The National Institute for Health and Care Excellence (NICE) has recommended the Sleepio app as an effective alternative to sleeping pills.
In its guidance, NICE states the app, created by digital therapeutics (DTx) firm Big Health, is a safe and effective treatment for people suffering from insomnia.
It adds that the app could save the NHS money and reduce prescriptions of medicines such as zolpidem and zopiclone that can be dependency forming.
The Sleepio app uses an artificial intelligence (AI) algorithm to provide people with tailored digital cognitive behavioural therapy for insomnia (CBT-I).
WHY IT MATTERS
Studies show that nearly one-third of adults in the UK experience insomnia symptoms each week. NICE recommends CBT-I as the first-line treatment for insomnia, offered before or alongside medication. However, due to a lack of trained therapists, CBT-I is not routinely available in the NHS for most people living with insomnia.
Clinical evidence presented to NICE’s medical technologies advisory committee from 12 randomised controlled trials showed that Sleepio is more effective at reducing insomnia than sleep hygiene and sleeping pills.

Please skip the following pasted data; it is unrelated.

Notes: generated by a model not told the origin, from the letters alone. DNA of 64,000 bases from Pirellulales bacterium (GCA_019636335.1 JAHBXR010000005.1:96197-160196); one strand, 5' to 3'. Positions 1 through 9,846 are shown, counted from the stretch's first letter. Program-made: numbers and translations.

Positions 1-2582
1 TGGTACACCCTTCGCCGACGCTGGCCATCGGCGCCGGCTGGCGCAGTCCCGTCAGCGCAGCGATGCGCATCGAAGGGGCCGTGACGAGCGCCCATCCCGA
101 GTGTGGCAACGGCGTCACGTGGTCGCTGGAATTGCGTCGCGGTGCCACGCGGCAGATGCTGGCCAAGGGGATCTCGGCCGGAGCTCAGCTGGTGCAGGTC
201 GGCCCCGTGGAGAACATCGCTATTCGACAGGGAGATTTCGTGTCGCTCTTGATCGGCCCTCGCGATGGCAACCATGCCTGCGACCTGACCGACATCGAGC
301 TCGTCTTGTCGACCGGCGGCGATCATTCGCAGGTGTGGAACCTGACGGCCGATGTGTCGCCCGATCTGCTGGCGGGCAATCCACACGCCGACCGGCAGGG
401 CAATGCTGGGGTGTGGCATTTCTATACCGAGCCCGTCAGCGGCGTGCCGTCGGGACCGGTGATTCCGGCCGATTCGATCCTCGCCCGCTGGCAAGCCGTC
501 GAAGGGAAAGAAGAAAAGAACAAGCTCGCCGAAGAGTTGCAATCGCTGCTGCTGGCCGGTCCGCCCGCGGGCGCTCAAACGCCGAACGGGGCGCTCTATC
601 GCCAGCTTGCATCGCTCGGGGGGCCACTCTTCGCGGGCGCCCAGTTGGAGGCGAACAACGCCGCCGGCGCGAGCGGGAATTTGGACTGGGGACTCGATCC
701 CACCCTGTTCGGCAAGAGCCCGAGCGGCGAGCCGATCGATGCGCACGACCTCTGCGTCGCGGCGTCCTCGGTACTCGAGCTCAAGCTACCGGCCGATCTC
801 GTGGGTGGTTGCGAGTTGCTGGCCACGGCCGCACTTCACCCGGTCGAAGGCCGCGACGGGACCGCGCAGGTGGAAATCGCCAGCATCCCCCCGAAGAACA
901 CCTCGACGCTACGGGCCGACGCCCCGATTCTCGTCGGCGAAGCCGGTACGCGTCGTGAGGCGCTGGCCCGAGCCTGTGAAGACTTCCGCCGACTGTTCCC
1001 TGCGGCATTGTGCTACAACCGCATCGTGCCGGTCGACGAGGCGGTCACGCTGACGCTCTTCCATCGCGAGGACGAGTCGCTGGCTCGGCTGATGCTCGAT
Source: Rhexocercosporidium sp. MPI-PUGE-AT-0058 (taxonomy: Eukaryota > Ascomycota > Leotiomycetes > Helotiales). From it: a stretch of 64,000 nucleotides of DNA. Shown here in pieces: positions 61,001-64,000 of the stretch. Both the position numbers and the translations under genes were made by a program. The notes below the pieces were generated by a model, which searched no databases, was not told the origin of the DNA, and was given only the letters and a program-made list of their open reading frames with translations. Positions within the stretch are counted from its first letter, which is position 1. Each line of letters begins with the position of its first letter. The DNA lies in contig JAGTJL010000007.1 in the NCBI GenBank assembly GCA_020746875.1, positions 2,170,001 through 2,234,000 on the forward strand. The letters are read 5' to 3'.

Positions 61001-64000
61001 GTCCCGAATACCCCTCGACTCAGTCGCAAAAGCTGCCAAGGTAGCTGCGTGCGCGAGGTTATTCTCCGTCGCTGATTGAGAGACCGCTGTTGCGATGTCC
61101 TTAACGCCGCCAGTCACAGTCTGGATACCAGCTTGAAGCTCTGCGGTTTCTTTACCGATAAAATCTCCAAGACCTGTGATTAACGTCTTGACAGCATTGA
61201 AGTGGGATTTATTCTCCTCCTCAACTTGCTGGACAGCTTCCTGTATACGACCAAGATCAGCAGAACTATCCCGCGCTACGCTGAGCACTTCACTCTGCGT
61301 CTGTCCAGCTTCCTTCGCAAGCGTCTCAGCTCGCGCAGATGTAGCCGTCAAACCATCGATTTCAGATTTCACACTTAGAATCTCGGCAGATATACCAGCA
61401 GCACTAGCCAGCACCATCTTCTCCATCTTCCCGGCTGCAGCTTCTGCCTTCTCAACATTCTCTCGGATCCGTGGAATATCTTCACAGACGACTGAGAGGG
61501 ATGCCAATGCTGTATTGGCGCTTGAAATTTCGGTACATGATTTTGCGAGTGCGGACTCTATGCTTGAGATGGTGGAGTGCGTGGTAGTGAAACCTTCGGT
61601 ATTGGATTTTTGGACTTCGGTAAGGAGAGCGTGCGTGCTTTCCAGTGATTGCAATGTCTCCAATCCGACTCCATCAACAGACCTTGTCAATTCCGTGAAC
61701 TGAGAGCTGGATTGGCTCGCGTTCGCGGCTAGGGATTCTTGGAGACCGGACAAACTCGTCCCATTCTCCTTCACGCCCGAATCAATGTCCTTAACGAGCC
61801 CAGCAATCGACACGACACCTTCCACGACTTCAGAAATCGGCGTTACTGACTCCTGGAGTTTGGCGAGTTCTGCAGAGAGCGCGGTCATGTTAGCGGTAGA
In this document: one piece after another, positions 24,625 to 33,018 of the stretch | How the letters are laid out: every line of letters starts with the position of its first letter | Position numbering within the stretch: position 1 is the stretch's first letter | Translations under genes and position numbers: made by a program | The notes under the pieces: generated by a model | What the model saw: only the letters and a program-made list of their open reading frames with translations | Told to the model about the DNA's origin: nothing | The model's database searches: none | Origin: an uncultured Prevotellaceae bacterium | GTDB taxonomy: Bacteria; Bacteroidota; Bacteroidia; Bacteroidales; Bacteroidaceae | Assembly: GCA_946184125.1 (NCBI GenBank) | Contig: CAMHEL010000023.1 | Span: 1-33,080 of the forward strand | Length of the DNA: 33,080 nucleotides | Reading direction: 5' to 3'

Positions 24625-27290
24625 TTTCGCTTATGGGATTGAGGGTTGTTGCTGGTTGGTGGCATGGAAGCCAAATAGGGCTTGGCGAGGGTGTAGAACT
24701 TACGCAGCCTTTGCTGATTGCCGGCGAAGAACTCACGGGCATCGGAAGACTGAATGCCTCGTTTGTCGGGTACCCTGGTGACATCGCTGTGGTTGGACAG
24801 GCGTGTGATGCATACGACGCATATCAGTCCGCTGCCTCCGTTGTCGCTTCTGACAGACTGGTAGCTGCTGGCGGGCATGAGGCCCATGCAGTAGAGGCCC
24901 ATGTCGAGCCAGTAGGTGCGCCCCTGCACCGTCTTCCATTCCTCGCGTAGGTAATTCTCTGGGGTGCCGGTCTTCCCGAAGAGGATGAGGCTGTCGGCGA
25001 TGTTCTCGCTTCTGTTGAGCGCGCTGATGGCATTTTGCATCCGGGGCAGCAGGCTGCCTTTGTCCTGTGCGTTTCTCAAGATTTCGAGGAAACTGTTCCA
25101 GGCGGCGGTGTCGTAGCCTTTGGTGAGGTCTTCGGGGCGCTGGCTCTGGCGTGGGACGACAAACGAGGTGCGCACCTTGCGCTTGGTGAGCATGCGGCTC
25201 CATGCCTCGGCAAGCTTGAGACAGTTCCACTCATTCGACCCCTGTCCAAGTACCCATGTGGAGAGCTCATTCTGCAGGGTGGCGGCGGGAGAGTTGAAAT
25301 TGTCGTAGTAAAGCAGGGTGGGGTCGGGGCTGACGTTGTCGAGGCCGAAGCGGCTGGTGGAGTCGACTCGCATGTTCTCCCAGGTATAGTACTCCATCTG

THE LARGER CONTEXT
A study published last year found that using Sleepio improved sleep, anxiety and depression more than other psychological interventions alone.
Meanwhile in Germany, the DTx course HelloBetter Stress and Burnout was recently approved by the Federal Institute for Drugs and Medical Devices (BfArM) for the treatment of stress, exhaustion, insomnia and depression.
ON THE RECORD
Jeanette Kusel, acting director for med tech and digital, NICE, said: “Our rigorous, transparent, and evidence-based analysis has found that Sleepio is cost saving for the NHS compared with usual treatments in primary care. It will also reduce people with insomnia’s reliance on dependence forming drugs such as zolpidem and zopiclone.
“This is a good example of where a digital health technology can help the NHS. The evidence has shown using Sleepio reduces the number of GP appointments people with insomnia need and will also cut the number of prescriptions for sleeping pills delivered by pharmacists.”
Colin Espie, Big Health cofounder and chief scientist professor said: “With the surge in demand for mental health support over the past two years, scalable and clinically proven digital technologies simply must be part of the solution. Positive outcomes through NICE guidance are a significant step towards that goal, helping to reduce the NHS care backlog and provide safe, evidence-based, accessible support for everyone who needs it.”
Dr Nick Broughton, CEO, Oxford Health NHS Foundation Trust and board member of the Oxford Academic Health and Science Network (AHSN), said: “This is a significant moment for the NHS and UK healthcare innovation as a whole. Sleepio has the potential to transform current mental health pathways by expanding access to guideline-recommended care for everyone in England.”